Isolation, characterization and determination of minor artichoke (Cynara scolymus L.) leaf extract compounds

Abstract.

Artichoke (Cynara scolymus L.) and artichoke leaf extracts (ALE) have a long history as a traditional part of the Mediterranean diet as well as in folk medicine for the treatment of dyspeptic disorders. Although several biological mechanisms of action have been suggested, e.g. increased biliary secretion leading to an increased cholesterol elimination and/or inhibition of 3-hydroxy-3-methylglutaryl coenzyme A (HMG-CoA) reductase activity resulting in a decreased cholesterol biosynthesis, convincing and conclusive human studies investigating the blood cholesterol lowering properties of artichoke or ALE are currently limited. The aim of the present study was to isolate, characterize and determine minor artichoke compounds with regard to their blood cholesterol lowering potential, bitter taste sensation and antioxidant potential.

Liquid chromatographic isolation techniques (Sephadex LH-20) in combination with analytical methods (HPLC-DAD-MS and HPLC-DAD) were successfully employed to separate, characterize, and quantify minor artichoke compounds. In commercially available ALE the following compounds were identified: 8-deoxy-11-hydroxy-13-chlorogrosheimin, cryptochlorogenic acid, chlorogenic acid, neochlorogenic acid, cynarin, cynaratriol (tentatively), grosheimin, 8-deoxy-11,13-dihydroxygrosheimin, luteolin-7-O-rutinoside, luteolin-7-O-glucoside, and cynaropicrin. Most of these compounds were liquid chromatographically described for the first time. The concentration of essential ALE compounds, namely chlorogenic acid, cynarin, and luteolin-7-O-glucoside, was in the range of 0.35–18.34, n.d.-1.02, 0.04 – 10.65 mg/g ALE, respectively. Cynaropicrin, the predominant bitter ALE principle, was present at concentrations between <0.06 and 22.6 mg/g ALE. Rancimat assay revealed an equivocal picture with respect to the antioxidant (AOX) properties of ALE dissolved in sunflower oil: four extracts showed a effect, while three ALE had an antioxidative effect and one extract showed no effect at all at concentration between 500 and 4000 mg/kg (compared to refined sunflower oil). However, all investigated individual artichoke compounds – chlorogenic acid, cynarin, luteolin, luteolin-7-O-glucoside – showed a remarkable antioxidative effect, chlorogenic acid being the strongest AOX compound. Moreover, chlorogenic acid showed a strong, dose-dependent linear HMG-CoA reductase inhibitory effect at concentrations between 5 and 50 mg/ml. Luteolin and luteolin-7-O-glucoside showed an even stronger inhibitory effect at 10 mg/ml (relative HMG-CoA reductase activity: 2.4% and 6.5%, respectively compared to 26.5% activity after chlorogenic acid treatment). All studied commercially available ALE showed a moderate inhibitory effect at 10 mg/ml.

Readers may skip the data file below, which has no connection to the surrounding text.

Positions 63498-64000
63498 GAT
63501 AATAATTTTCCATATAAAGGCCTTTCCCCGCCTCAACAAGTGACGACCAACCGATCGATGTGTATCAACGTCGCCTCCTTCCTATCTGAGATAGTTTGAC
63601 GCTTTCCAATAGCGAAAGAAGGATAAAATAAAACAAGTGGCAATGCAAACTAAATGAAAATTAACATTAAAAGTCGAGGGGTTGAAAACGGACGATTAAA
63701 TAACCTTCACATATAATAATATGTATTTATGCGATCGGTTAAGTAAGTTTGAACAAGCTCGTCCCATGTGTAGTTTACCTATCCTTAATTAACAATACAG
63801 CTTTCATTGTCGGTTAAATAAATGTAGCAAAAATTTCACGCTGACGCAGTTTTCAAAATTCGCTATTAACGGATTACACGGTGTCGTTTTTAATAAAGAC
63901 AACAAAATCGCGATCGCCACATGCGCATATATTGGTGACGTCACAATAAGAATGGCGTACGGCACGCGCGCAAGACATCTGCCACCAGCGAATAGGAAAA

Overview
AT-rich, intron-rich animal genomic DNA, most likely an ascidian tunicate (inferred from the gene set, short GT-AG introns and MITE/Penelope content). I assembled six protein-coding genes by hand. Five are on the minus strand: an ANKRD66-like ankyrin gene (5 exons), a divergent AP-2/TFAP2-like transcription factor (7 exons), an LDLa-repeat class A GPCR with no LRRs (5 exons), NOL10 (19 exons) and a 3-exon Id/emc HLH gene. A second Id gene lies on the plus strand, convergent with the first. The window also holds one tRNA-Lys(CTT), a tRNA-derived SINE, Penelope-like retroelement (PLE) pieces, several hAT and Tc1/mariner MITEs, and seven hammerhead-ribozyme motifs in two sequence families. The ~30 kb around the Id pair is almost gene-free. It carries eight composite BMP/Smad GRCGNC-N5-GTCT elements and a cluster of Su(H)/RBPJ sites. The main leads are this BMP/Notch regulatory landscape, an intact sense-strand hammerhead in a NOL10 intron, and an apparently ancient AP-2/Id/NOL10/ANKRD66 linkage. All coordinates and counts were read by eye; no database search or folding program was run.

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Fritsche, J., Beindorff, C.M., Dachtler, M. et al. Isolation, characterization and determination of minor artichoke (Cynara scolymus L.) leaf extract compounds. Eur Food Res Technol 215, 149–157 (2002). https://doi.org/10.1007/s00217-002-0507-0

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  • Artichoke HMG-CoA reductase inhibition Antioxidant HPLC-MS Liquid chromatography